If you suspect someone you care about has no idea that their passion may have crossed a line into dangerous territory – seek support. NEDA has a free Coach and Athletic Trainer toolkit with ideas that may apply to recreational athletes who are not being coached. Also from the NEDA website are the following risk and protective factors for athletes that may be helpful to consider in the broader context of appropriate or “healthy” exercise.
Risk Factors for Athletes:
- Sports that emphasize appearance, weight requirements or muscularity. For example: gymnastics, diving, bodybuilding or wrestling.
- Sports that focus on the individual rather than the entire team. For example: gymnastics, running, figure skating, dance or diving, versus teams sports such as basketball or soccer.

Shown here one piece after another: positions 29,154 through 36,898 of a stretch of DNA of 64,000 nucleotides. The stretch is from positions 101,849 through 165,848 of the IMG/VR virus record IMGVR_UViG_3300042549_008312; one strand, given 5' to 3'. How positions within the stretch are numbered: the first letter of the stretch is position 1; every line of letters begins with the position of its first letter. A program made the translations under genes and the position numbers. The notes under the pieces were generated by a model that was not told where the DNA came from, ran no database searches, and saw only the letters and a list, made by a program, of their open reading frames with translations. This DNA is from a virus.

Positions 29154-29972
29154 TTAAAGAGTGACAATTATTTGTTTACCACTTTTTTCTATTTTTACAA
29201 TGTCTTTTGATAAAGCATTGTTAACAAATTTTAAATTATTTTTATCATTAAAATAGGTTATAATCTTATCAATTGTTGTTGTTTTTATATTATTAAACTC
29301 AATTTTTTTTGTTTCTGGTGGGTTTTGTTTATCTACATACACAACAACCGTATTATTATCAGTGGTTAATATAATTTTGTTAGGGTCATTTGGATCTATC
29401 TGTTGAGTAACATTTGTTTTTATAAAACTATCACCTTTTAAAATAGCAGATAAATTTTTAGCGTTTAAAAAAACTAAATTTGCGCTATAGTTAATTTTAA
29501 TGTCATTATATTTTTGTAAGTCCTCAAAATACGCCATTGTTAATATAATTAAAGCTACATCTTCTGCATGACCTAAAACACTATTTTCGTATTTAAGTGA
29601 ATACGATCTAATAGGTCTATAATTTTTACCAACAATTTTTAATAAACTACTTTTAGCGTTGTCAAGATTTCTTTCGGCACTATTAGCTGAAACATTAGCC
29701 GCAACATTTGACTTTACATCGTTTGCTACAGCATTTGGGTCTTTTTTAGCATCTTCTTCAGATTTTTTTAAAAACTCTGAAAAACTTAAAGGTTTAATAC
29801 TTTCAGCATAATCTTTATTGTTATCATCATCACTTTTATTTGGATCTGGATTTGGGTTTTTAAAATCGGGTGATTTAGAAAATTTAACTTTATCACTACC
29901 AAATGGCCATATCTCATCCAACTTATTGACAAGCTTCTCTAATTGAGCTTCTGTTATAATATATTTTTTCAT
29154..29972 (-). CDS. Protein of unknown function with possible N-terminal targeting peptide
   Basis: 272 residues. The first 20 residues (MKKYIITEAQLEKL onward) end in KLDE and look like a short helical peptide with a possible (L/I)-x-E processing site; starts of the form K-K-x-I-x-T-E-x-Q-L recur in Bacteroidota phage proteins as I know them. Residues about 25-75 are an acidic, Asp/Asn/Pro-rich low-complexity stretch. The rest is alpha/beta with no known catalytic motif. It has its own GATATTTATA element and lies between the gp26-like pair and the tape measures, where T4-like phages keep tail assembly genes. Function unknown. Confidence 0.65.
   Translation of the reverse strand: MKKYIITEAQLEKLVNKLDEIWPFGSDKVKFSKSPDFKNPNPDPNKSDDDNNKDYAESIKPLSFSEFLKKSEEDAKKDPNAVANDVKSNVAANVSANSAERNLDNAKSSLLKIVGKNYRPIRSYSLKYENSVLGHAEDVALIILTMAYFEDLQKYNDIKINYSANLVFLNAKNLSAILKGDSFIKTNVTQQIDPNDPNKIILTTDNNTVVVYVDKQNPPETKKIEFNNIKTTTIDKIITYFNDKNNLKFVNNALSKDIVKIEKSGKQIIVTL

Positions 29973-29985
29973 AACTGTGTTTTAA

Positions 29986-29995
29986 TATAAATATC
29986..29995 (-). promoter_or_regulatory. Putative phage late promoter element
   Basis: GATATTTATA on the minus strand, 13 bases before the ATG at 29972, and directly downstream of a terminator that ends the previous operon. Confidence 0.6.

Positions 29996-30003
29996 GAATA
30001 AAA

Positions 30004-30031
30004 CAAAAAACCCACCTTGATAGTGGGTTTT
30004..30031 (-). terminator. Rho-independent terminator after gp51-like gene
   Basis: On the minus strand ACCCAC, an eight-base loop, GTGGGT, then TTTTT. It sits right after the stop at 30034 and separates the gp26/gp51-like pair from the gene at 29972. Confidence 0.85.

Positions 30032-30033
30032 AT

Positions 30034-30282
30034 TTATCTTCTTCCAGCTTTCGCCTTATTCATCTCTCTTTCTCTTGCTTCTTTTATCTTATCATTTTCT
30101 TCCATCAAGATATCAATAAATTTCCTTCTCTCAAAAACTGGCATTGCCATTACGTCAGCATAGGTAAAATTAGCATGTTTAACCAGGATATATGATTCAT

- Endurance sports such as track and field/running, swimming.
- Overvalued belief that lower body weight will improve performance.
- Training for a sport since childhood or being an elite athlete.
- Low self-esteem; family dysfunction (including parents who live through the success of their child in sport); families with eating disorders; chronic dieting; history of physical or sexual abuse; peer, family and cultural pressures to be thin, and other traumatic life experiences.
- Coaches who focus primarily on success and performance rather than on the athlete as a whole person.
- Three risk factors are thought to particularly contribute to a female athlete’s vulnerability to developing an eating disorder: social influences emphasizing thinness, performance anxiety and negative self-appraisal of athletic achievement. A fourth factor is identity solely based on participation in athletics.
Protective Factors for Athletes:
- Positive, person-oriented coaching style rather than negative, performance-oriented coaching style.
- Social influence and support from teammates with healthy attitudes towards size and shape.
- Coaches who emphasize factors that contribute to personal success such as motivation and enthusiasm rather than body weight or shape.
- Coaches and parents who educate, talk about and support the changing female body.